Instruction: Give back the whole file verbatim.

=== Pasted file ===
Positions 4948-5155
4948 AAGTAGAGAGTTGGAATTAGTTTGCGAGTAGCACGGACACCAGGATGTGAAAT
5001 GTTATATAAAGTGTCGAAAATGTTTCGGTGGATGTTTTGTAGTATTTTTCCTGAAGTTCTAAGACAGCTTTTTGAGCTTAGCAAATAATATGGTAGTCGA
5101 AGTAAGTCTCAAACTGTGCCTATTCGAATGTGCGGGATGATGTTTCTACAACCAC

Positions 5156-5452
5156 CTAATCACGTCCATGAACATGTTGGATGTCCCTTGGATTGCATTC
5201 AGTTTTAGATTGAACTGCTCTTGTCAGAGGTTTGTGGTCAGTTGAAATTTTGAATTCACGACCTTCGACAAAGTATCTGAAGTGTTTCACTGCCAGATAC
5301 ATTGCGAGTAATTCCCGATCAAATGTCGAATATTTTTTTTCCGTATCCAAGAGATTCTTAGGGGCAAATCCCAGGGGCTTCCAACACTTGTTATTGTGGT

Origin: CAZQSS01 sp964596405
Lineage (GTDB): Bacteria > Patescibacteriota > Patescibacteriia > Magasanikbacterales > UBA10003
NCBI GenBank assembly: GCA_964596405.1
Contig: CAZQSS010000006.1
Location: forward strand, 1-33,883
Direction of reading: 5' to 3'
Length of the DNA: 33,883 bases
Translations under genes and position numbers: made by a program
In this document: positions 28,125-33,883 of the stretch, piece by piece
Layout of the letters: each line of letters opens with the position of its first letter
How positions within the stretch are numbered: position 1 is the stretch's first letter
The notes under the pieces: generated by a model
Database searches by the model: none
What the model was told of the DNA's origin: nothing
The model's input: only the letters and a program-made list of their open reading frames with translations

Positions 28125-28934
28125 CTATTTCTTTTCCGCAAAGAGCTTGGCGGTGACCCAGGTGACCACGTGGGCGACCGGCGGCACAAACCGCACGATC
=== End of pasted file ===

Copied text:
Positions 4948-5155
4948 AAGTAGAGAGTTGGAATTAGTTTGCGAGTAGCACGGACACCAGGATGTGAAAT
5001 GTTATATAAAGTGTCGAAAATGTTTCGGTGGATGTTTTGTAGTATTTTTCCTGAAGTTCTAAGACAGCTTTTTGAGCTTAGCAAATAATATGGTAGTCGA
5101 AGTAAGTCTCAAACTGTGCCTATTCGAATGTGCGGGATGATGTTTCTACAACCAC

Positions 5156-5452
5156 CTAATCACGTCCATGAACATGTTGGATGTCCCTTGGATTGCATTC
5201 AGTTTTAGATTGAACTGCTCTTGTCAGAGGTTTGTGGTCAGTTGAAATTTTGAATTCACGACCTTCGACAAAGTATCTGAAGTGTTTCACTGCCAGATAC
5301 ATTGCGAGTAATTCCCGATCAAATGTCGAATATTTTTTTTCCGTATCCAAGAGATTCTTAGGGGCAAATCCCAGGGGCTTCCAACACTTGTTATTGTGGT

Origin: CAZQSS01 sp964596405
Lineage (GTDB): Bacteria > Patescibacteriota > Patescibacteriia > Magasanikbacterales > UBA10003
NCBI GenBank assembly: GCA_964596405.1
Contig: CAZQSS010000006.1
Location: forward strand, 1-33,883
Direction of reading: 5' to 3'
Length of the DNA: 33,883 bases
Translations under genes and position numbers: made by a program
In this document: positions 28,125-33,883 of the stretch, piece by piece
Layout of the letters: each line of letters opens with the position of its first letter
How positions within the stretch are numbered: position 1 is the stretch's first letter
The notes under the pieces: generated by a model
Database searches by the model: none
What the model was told of the DNA's origin: nothing
The model's input: only the letters and a program-made list of their open reading frames with translations

Positions 28125-28934
28125 CTATTTCTTTTCCGCAAAGAGCTTGGCGGTGACCCAGGTGACCACGTGGGCGACCGGCGGCACAAACCGCACGATC